In each of the three cases I've outlined here, it is of course still possible to connect a jittery clock domain to a purely synchronous subsystem. The connection requires a clean reference clock for the synchronous side of your product (in addition to the jittery modulated clock you already have), plus a dual-ported asynchronous FIFO to connect the jittery clock domain to the purely synchronous domain. Why bother with this sort of architecture?
In this author's opinion, if control of EMC is your objective, you will be better served by any combination of the following techniques:
Any of these techniques will deliver the clock you need at a cost you can afford.
Postscript September 3, 2002 ”Some CPU manufacturers now make PLL-based clock multipliers that tolerate specific amounts of intentional clock modulation, but I still think it's a bad idea.
12.13.1 Signal Integrity Mailbag
Article first published in EDN Magazine , October 8, 1998
My article "Intentional Clock Modulation" spurred some interesting responses from readers. Here are some of the best.
Kevin Slattery, Chrysler Electronics: I couldn't agree more with your recent article in EDN concerning clock dithering. I work in the EMC department for Chrysler Electronics. Our EMI requirements are quite stringent (FCC would be a cakewalk ). What with the stringent requirements and the automotive industry's aversion to spending money of any kind, we have tried many of the more esoteric solutions, such as clock dithering. The major problem with dithering the clock is just as you said: Most CPUs that we use employ a PLL for generating the internal CPU clock. Modulating the reference just makes everything worse . It is a nice idea for a very small subset of EMI problems....
Eric V. Berger, NASA: Your August 3 EDN article about clock modulation was very refreshing. When I first heard about this practice, I was appalled. The radiated energy is not reduced, just the peaks in the frequency domain are. This is like getting rid of a cow pie by stomping on it. Perhaps the regulations will be changed to stop this practice.
Dave Cuthbert, Micron Technology: I liked your article on clock modulation. I don't like intentional jitter either, but it does have its uses. In the case of PCs it is a very low-cost way of achieving EMC compliance without the cost of other solutions. But does meeting EMC compliance this way meet the letter of the law but violate the intent of these laws? In regards to narrowband communication, a spread spectrum clock may be alright. But what about wideband signals such as analog television?
Doug Butler, Imetrix: The one important point about clock modulation that many engineers may not realize is that it does nothing to reduce the actual interference that customers will see in the field! It is a clever scheme to circumvent FCC regulations and nothing more. If one milliwatt of energy at exactly 60 MHz will cause a certain amount of disruption to an audio pre-amp, smearing that same energy from 59 MHz to 61 MHZ will cause almost exactly the same disruption. The only legitimate solution is to reduce the energy radiated or shift it in frequency by a very large amount, like at least a factor of two or three.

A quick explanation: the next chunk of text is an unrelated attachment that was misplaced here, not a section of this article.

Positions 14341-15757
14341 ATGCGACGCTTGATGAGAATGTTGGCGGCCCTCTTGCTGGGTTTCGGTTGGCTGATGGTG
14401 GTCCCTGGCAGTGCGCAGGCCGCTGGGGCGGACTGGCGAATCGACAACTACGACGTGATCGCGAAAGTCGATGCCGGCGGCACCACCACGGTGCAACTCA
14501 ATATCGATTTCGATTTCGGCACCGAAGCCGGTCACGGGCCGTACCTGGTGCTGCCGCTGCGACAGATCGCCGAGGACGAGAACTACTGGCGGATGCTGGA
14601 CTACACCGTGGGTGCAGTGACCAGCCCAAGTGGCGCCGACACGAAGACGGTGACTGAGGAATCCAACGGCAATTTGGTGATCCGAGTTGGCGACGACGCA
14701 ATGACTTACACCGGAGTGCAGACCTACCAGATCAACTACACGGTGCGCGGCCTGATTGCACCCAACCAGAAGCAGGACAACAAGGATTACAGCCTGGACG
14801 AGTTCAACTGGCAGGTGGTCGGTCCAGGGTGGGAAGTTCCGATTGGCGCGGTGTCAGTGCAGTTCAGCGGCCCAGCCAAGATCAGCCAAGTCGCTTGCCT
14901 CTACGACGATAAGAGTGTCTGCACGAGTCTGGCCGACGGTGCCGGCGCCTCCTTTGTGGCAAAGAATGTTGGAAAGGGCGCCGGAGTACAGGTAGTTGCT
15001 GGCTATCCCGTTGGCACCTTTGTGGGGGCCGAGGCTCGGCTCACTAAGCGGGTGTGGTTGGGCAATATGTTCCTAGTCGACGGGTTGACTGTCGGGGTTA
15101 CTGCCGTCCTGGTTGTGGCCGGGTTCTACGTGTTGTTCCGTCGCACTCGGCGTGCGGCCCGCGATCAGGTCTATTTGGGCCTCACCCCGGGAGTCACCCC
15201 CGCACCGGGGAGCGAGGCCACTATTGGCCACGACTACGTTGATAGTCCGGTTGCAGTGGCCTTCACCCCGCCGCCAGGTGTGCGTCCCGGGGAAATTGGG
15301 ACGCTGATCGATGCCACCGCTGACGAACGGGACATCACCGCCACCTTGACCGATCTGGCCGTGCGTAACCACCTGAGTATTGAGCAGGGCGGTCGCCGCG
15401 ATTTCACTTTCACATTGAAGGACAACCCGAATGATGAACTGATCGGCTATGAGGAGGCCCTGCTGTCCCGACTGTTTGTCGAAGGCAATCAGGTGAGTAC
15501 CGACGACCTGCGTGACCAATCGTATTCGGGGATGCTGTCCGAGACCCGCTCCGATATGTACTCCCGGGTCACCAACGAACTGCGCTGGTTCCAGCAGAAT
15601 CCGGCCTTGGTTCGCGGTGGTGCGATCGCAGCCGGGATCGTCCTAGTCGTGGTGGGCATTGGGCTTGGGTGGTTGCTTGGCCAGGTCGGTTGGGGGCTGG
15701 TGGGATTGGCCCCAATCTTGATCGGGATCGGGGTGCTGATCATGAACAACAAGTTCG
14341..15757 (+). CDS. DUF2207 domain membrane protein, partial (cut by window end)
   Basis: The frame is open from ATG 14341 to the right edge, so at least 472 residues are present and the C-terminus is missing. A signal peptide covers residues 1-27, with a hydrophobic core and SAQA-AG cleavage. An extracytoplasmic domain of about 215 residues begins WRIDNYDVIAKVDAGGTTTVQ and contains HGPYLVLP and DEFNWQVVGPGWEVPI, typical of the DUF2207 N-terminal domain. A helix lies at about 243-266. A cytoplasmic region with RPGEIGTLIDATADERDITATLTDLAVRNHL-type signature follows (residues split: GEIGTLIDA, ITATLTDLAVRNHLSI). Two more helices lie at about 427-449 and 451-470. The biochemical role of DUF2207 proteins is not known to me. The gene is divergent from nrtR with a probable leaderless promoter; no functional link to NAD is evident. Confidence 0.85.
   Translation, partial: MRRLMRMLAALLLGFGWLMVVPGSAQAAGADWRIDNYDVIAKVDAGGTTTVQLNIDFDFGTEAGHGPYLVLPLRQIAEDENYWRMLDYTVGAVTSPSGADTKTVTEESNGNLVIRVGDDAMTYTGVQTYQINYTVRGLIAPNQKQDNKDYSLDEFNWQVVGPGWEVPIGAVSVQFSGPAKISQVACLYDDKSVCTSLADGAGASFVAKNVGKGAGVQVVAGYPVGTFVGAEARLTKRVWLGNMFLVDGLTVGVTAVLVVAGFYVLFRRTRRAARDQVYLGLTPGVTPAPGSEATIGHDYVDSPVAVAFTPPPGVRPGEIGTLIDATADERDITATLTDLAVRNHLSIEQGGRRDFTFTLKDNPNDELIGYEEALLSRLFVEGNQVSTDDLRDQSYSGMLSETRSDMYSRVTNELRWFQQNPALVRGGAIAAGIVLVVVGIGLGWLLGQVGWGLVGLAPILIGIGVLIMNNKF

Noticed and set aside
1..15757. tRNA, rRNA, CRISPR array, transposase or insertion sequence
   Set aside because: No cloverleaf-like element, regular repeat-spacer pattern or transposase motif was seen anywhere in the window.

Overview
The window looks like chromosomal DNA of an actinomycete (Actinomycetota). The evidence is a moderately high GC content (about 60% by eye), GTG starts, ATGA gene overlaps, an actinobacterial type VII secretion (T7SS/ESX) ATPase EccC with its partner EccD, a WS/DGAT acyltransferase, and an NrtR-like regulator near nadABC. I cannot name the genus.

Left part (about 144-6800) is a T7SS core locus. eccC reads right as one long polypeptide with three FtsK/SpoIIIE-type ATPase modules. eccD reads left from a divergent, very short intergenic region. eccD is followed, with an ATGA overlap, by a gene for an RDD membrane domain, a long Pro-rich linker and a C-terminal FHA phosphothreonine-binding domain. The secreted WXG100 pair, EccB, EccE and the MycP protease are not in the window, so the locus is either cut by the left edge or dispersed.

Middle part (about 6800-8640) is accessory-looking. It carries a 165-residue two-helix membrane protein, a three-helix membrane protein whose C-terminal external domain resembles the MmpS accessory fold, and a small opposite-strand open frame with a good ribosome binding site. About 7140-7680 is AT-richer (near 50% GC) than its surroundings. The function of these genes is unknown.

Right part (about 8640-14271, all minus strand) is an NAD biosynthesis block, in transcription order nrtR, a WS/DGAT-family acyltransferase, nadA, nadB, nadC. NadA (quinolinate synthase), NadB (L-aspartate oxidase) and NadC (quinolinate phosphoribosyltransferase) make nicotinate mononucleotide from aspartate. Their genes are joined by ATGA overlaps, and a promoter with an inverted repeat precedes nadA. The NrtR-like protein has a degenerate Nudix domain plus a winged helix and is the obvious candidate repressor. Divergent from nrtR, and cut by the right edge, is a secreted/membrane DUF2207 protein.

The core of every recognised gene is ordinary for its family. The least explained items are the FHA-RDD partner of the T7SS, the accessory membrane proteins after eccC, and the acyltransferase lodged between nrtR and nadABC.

FCC regulations are not obstacles to be overcome . They are tools to help us solve real problems.
The FCC regulations are not obstacles to be overcome. They are tools to help us solve real problems. When finding ways to comply with the rules, we need to realize that rules are there to prevent problems, and simply complying to the exact letter of the rules may still leave the problems unsolved. The FCC rules sometimes need some commonsense interpretation. Unless we designers use our common sense, the FCC will have to rewrite the rules to eliminate loopholes like clock dithering, which will make the rules more complicated and restrictive than they currently are.
Dan Nitzan, Network Video Technologies: Another way for clock modulation to assist in passing open -field emissions testing is to modulate the clock with some audio program source. That way, when the emissions technician comes across your nasty peak, he or she will pass right by, thinking it's some local radio station....
Martin Graham, University of California, Berkeley: Yet another way to pass the test is to park an unmarked white van next to the FCC open-field site. Have the van emit high levels of AM-modulated interference right on top of your clock frequency, masking the clocks.
POINT TO REMEMBER
12.13.2 Jitter-Free Clocks
Article first published in EDN Magazine , August 5, 1999
Three things I've always wanted in a clock repeater: zero delay, zero jitter, and zero emissions. This combination of features would be absolutely ideal for large-system clock distribution. The first semiconductor vendor that produces such a component will be looking at a lucrative market.